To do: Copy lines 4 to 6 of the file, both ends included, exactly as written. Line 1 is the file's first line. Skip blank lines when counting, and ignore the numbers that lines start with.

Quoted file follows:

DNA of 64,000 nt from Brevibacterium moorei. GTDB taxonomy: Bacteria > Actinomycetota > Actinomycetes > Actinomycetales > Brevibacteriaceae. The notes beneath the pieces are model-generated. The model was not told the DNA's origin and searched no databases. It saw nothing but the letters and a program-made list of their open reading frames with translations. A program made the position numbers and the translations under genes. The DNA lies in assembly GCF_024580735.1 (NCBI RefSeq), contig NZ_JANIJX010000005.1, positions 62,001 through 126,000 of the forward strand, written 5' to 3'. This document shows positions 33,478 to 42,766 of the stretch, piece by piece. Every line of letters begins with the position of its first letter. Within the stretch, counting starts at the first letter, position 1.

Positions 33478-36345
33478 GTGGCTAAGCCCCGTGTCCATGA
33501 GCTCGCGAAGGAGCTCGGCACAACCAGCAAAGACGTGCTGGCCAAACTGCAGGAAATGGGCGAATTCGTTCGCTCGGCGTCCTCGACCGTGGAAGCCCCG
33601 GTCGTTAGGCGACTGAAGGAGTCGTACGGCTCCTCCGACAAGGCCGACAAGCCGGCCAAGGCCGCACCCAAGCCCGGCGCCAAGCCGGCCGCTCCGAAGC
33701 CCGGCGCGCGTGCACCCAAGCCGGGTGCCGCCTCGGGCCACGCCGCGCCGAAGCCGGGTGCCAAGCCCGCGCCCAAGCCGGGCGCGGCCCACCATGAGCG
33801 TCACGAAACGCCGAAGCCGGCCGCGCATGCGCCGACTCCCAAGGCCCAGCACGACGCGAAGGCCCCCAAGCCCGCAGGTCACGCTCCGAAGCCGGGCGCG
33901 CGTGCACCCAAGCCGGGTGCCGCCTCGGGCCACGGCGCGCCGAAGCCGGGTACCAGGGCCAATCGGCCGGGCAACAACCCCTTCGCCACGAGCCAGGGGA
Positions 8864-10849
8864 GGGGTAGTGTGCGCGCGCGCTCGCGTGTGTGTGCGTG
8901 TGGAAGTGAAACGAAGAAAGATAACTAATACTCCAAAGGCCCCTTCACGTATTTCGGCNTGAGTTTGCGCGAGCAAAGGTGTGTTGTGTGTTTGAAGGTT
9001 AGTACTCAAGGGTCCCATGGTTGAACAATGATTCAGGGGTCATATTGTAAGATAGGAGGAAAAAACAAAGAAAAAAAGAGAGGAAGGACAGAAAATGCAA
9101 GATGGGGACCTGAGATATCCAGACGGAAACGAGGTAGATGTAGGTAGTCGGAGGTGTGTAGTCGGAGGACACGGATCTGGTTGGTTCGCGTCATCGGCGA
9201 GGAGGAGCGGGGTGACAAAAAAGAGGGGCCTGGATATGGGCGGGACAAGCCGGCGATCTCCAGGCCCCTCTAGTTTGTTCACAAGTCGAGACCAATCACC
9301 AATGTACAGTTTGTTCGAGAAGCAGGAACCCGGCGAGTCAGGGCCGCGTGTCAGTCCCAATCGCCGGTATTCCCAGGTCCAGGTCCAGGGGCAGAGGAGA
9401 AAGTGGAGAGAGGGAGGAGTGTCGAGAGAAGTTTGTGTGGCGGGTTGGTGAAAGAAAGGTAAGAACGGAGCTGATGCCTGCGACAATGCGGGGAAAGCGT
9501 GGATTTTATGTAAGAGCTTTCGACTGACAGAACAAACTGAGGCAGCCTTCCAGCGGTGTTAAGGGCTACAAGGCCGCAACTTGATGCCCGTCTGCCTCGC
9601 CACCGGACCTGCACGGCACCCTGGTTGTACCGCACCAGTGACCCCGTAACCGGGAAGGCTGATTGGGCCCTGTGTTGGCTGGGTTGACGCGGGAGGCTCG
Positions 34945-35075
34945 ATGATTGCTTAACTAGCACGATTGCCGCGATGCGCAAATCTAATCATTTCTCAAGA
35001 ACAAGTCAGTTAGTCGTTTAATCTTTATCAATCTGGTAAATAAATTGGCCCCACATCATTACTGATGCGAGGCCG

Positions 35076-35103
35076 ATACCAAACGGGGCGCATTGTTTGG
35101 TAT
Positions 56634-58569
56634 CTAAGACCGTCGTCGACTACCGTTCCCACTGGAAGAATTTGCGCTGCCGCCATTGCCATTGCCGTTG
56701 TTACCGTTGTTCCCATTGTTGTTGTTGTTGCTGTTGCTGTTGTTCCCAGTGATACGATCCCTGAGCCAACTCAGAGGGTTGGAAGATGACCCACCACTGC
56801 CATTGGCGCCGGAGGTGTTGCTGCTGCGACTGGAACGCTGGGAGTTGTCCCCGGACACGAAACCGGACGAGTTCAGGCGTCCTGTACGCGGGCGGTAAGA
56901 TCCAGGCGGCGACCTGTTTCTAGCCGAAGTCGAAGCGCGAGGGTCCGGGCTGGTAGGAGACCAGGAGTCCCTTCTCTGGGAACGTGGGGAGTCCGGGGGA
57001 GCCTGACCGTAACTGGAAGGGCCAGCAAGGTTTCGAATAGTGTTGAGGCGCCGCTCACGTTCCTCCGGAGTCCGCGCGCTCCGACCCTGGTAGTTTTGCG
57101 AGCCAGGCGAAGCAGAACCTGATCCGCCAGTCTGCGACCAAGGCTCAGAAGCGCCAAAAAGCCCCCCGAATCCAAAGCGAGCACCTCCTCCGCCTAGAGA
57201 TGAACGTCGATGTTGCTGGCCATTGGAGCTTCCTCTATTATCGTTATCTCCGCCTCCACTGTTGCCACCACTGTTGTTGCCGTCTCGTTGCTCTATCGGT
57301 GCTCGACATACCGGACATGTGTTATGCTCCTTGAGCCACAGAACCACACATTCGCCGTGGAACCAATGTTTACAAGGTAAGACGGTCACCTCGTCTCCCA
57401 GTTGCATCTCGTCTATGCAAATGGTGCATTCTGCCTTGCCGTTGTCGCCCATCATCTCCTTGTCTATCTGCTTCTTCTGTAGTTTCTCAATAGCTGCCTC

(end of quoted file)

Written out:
33501 GCTCGCGAAGGAGCTCGGCACAACCAGCAAAGACGTGCTGGCCAAACTGCAGGAAATGGGCGAATTCGTTCGCTCGGCGTCCTCGACCGTGGAAGCCCCG
33601 GTCGTTAGGCGACTGAAGGAGTCGTACGGCTCCTCCGACAAGGCCGACAAGCCGGCCAAGGCCGCACCCAAGCCCGGCGCCAAGCCGGCCGCTCCGAAGC
33701 CCGGCGCGCGTGCACCCAAGCCGGGTGCCGCCTCGGGCCACGCCGCGCCGAAGCCGGGTGCCAAGCCCGCGCCCAAGCCGGGCGCGGCCCACCATGAGCG